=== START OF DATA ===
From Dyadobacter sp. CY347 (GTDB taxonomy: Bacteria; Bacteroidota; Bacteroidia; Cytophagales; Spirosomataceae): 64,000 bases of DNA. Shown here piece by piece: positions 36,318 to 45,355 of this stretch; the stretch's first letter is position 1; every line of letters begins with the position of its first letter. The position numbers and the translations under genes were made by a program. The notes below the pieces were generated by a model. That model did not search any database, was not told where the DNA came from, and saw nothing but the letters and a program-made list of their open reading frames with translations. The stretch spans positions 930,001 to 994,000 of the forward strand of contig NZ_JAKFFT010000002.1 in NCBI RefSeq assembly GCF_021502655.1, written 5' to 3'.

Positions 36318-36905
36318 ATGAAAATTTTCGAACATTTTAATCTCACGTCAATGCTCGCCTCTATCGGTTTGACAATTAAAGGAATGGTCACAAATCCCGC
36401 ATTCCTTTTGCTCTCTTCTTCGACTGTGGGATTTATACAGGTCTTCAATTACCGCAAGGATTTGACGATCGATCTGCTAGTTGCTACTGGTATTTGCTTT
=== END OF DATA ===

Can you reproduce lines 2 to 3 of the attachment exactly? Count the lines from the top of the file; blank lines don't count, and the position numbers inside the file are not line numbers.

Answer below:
Positions 36318-36905
36318 ATGAAAATTTTCGAACATTTTAATCTCACGTCAATGCTCGCCTCTATCGGTTTGACAATTAAAGGAATGGTCACAAATCCCGC